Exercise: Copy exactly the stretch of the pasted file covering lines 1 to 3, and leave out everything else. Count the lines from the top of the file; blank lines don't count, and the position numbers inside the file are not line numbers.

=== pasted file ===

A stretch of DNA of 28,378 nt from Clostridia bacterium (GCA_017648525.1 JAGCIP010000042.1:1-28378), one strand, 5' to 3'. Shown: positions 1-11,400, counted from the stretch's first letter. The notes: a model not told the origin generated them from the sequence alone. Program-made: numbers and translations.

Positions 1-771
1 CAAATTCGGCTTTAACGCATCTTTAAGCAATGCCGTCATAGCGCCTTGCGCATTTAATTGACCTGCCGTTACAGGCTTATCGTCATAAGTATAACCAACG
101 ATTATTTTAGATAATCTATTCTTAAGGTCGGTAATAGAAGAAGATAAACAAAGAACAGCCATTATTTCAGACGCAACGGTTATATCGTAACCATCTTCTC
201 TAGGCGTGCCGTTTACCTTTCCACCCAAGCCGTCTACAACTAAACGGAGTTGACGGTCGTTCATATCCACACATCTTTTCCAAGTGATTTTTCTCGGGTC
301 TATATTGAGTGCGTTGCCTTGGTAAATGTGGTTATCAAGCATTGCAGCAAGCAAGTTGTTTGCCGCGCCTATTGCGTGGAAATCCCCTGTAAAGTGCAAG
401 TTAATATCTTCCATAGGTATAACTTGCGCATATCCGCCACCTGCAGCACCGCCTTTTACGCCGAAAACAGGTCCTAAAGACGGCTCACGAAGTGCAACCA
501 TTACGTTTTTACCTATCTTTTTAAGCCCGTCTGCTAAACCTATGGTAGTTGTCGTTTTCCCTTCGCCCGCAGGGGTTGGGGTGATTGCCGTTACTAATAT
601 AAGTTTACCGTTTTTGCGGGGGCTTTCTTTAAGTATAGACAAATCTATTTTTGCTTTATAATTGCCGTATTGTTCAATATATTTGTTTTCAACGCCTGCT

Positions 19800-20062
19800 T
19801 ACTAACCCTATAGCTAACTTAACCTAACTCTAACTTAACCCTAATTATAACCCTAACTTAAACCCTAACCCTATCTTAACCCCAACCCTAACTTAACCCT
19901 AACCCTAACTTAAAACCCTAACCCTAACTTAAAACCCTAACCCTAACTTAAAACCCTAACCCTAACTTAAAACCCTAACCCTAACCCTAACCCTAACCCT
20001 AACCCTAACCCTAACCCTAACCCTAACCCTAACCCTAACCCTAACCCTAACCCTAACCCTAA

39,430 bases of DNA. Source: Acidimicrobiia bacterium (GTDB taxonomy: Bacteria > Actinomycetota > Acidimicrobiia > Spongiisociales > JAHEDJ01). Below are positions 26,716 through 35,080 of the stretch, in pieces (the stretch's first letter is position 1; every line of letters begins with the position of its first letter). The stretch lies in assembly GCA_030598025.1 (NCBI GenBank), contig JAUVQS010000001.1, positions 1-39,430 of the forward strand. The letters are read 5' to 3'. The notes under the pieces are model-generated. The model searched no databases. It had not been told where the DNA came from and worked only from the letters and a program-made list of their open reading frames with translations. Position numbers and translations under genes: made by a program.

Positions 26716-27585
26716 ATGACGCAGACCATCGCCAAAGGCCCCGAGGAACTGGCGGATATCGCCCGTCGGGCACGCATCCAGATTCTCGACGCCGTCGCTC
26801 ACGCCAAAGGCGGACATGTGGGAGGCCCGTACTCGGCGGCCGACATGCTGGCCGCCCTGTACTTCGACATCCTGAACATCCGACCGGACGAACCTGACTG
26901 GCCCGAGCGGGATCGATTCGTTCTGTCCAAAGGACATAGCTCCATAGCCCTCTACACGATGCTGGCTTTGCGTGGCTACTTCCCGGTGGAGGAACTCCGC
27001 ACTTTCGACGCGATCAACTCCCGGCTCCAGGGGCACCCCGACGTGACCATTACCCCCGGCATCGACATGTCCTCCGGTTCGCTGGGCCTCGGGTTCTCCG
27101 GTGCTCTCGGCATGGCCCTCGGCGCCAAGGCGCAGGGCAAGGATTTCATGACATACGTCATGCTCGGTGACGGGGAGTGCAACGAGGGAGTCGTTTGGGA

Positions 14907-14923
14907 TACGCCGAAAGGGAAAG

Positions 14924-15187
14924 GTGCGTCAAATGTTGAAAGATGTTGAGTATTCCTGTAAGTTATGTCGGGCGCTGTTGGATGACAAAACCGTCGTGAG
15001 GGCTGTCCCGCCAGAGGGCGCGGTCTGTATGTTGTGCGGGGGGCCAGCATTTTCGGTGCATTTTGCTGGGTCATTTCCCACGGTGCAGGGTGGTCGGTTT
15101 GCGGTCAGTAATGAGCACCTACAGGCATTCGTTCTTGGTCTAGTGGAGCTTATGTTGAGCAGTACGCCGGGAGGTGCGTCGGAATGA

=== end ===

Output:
A stretch of DNA of 28,378 nt from Clostridia bacterium (GCA_017648525.1 JAGCIP010000042.1:1-28378), one strand, 5' to 3'. Shown: positions 1-11,400, counted from the stretch's first letter. The notes: a model not told the origin generated them from the sequence alone. Program-made: numbers and translations.

Positions 1-771
1 CAAATTCGGCTTTAACGCATCTTTAAGCAATGCCGTCATAGCGCCTTGCGCATTTAATTGACCTGCCGTTACAGGCTTATCGTCATAAGTATAACCAACG